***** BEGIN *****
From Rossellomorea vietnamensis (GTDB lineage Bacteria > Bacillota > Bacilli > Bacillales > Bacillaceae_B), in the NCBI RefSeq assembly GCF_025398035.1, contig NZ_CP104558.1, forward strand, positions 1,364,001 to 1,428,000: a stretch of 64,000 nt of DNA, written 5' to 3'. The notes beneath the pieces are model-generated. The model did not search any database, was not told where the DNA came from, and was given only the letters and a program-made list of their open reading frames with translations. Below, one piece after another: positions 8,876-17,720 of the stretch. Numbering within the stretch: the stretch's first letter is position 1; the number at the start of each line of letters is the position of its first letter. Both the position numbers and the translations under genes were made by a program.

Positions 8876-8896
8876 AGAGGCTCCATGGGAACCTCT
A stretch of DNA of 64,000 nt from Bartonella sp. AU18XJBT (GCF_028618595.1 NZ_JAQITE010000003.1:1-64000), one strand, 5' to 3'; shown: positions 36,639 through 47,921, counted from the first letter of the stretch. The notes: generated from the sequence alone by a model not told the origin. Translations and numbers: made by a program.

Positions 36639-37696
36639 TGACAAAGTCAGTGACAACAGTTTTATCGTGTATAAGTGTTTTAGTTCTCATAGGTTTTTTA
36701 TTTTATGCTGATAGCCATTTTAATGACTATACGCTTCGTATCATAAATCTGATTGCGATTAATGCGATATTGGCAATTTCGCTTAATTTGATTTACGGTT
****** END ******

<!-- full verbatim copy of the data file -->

From Rossellomorea vietnamensis (GTDB lineage Bacteria > Bacillota > Bacilli > Bacillales > Bacillaceae_B), in the NCBI RefSeq assembly GCF_025398035.1, contig NZ_CP104558.1, forward strand, positions 1,364,001 to 1,428,000: a stretch of 64,000 nt of DNA, written 5' to 3'. The notes beneath the pieces are model-generated. The model did not search any database, was not told where the DNA came from, and was given only the letters and a program-made list of their open reading frames with translations. Below, one piece after another: positions 8,876-17,720 of the stretch. Numbering within the stretch: the stretch's first letter is position 1; the number at the start of each line of letters is the position of its first letter. Both the position numbers and the translations under genes were made by a program.

Positions 8876-8896
8876 AGAGGCTCCATGGGAACCTCT
A stretch of DNA of 64,000 nt from Bartonella sp. AU18XJBT (GCF_028618595.1 NZ_JAQITE010000003.1:1-64000), one strand, 5' to 3'; shown: positions 36,639 through 47,921, counted from the first letter of the stretch. The notes: generated from the sequence alone by a model not told the origin. Translations and numbers: made by a program.

Positions 36639-37696
36639 TGACAAAGTCAGTGACAACAGTTTTATCGTGTATAAGTGTTTTAGTTCTCATAGGTTTTTTA
36701 TTTTATGCTGATAGCCATTTTAATGACTATACGCTTCGTATCATAAATCTGATTGCGATTAATGCGATATTGGCAATTTCGCTTAATTTGATTTACGGTT